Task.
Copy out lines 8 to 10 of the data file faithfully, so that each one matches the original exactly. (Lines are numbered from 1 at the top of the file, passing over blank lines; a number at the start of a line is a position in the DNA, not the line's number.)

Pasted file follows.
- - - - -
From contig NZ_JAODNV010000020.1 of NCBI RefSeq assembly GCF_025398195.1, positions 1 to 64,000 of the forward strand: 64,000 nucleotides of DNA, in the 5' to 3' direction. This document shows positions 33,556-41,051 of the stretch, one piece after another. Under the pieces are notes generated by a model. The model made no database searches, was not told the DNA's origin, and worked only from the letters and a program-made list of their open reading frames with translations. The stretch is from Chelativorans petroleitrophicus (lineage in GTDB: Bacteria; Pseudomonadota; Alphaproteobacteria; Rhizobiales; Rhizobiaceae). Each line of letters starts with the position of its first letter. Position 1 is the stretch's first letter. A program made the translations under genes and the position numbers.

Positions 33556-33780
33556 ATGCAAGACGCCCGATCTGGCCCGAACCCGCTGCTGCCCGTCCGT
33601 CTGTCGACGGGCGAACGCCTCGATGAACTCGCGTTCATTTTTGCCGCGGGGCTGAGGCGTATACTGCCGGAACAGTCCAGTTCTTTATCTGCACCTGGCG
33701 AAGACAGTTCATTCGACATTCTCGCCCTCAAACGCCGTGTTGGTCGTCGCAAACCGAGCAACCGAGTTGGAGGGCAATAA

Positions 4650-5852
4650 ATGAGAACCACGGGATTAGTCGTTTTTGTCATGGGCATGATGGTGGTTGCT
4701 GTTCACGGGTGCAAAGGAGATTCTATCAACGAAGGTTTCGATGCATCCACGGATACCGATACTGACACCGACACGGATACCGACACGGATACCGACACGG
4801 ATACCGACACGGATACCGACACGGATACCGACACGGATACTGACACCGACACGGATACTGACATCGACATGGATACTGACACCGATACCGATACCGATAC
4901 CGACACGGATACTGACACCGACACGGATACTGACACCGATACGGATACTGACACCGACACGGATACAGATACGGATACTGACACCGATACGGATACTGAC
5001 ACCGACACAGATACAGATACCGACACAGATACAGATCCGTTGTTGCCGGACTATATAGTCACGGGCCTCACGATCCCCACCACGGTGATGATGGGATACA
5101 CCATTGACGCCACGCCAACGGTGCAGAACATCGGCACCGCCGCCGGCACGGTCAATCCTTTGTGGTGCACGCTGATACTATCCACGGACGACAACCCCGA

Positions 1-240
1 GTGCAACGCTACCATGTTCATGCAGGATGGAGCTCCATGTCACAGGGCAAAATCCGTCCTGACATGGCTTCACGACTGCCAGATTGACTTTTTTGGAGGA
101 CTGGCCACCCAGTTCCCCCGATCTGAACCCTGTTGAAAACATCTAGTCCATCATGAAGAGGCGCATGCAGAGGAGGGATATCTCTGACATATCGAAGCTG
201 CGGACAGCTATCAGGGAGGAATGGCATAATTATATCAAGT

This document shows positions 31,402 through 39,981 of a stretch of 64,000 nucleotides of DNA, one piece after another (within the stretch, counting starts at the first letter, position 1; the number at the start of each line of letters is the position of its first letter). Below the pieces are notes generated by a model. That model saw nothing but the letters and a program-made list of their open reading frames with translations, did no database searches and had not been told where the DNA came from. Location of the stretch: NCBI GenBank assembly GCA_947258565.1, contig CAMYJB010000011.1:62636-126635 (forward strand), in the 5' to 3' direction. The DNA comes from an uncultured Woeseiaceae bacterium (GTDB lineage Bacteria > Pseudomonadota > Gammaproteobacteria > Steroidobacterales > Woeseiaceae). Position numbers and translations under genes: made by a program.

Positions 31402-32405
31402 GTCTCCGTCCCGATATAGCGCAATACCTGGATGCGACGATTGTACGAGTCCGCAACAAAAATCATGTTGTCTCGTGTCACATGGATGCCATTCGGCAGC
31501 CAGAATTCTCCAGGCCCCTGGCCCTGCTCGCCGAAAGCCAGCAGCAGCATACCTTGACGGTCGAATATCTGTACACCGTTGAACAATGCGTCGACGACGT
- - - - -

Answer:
4701 GTTCACGGGTGCAAAGGAGATTCTATCAACGAAGGTTTCGATGCATCCACGGATACCGATACTGACACCGACACGGATACCGACACGGATACCGACACGG
4801 ATACCGACACGGATACCGACACGGATACCGACACGGATACTGACACCGACACGGATACTGACATCGACATGGATACTGACACCGATACCGATACCGATAC
4901 CGACACGGATACTGACACCGACACGGATACTGACACCGATACGGATACTGACACCGACACGGATACAGATACGGATACTGACACCGATACGGATACTGAC